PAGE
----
The said-lifelong commitment of marriage effectively ‘entitles’ you and your partner to a property settlement. Basically, the relevant law (being the Family Law Act 1975) says that a Court can change how you and your partner hold property if you’re married.

What however, that means in terms of the outcome of dividing the assets of your relationship is something different.

Whilst you might be living with someone (so a boyfriend-girlfriend or same sex relationship) and not married, you may not automatically be entitled to a property settlement unless you satisfy one of the following:

  1. You and your partner have lived together for two years.
  2. You and your partner have a child together.
  3. One of you has made a ‘substantial contribution’ and the absence of a property settlement would result in a ‘serious injustice’.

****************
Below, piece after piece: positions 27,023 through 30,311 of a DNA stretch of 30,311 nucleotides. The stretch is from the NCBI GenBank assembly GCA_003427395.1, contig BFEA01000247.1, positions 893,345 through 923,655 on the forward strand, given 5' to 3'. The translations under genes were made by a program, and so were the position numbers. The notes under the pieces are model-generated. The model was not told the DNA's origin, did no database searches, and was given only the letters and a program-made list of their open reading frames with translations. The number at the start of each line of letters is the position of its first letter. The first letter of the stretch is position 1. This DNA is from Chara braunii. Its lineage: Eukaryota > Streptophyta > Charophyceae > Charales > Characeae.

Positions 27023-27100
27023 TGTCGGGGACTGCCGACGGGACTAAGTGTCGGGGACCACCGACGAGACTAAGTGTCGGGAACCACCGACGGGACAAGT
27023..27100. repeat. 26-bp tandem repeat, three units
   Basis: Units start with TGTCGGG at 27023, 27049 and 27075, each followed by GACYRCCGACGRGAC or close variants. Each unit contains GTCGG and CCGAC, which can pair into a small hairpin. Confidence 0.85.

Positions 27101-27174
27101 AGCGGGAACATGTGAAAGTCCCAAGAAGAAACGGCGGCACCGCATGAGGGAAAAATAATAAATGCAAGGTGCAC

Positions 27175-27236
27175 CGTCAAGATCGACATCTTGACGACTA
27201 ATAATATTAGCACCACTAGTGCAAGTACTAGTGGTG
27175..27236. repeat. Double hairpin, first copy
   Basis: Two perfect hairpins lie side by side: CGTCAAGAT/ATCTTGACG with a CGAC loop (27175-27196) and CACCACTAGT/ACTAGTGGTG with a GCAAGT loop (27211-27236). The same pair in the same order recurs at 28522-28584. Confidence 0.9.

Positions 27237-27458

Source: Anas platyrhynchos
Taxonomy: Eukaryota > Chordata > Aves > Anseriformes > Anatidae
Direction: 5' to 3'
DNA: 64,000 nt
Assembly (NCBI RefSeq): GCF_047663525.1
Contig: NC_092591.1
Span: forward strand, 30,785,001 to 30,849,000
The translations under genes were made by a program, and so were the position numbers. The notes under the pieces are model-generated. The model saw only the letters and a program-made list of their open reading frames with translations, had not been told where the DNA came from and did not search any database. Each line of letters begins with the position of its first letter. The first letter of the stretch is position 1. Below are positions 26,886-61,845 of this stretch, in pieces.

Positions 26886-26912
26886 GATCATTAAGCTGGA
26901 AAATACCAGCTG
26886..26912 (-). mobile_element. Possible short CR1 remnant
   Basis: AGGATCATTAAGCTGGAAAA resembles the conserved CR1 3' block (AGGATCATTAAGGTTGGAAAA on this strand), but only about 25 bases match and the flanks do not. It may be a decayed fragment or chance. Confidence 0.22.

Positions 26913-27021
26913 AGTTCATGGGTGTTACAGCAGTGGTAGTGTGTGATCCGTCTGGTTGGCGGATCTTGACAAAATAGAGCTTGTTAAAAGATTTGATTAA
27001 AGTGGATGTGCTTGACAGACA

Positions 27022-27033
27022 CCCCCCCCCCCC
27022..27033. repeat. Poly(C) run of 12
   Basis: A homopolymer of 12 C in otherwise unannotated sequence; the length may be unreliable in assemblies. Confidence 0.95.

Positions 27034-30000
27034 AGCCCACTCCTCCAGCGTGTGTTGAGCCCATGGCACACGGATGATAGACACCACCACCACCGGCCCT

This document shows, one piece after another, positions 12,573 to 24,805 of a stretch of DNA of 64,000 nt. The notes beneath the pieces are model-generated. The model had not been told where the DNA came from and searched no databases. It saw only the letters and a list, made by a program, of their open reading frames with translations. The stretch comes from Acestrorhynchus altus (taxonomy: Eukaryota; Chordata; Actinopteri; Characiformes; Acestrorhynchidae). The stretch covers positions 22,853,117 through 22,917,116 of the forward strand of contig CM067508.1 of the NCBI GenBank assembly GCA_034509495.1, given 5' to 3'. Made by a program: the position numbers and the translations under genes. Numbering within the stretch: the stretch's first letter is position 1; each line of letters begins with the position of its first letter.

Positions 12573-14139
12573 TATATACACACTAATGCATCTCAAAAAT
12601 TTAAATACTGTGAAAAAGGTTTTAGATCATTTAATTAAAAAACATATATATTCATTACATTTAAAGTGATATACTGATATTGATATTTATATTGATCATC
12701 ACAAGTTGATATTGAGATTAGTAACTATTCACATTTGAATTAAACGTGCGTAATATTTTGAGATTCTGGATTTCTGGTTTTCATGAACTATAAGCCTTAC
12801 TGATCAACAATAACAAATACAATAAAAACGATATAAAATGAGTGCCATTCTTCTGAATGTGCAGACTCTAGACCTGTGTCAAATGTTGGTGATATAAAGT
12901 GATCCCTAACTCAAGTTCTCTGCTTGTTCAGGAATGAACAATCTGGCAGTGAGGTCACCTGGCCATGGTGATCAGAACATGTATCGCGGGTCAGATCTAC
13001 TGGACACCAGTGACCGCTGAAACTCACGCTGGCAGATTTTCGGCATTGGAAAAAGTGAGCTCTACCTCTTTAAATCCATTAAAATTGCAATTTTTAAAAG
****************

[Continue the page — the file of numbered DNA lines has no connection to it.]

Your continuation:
4. Your de facto relationship was registered under a prescribed law of a State or Territory (in Australia).

If you satisfy one of the above four, then yes, you may be entitled to a property settlement.

What would be an appropriate outcome for division of assets will all depend on a range of factors, such as the length of the relationship, what you/your partner brought in assets, debts and superannuation to the relationship, whether any monetary lump sums were received during the relationship, whether there are any children, your respective ages, respective employment statuses and incomes, along with many other considerations. If you’re interested in knowing what the range in the outcome would be (basically, what an appropriate division of the assets would look like if a Judge were to decide), you should get legal advice.  The legal advice that would be provided would be specific to your circumstances

We can provide you with legal advice about what an appropriate outcome might be. We cannot give your partner independent legal advice. They would nevertheless, be entitled to seek their own from another lawyer.

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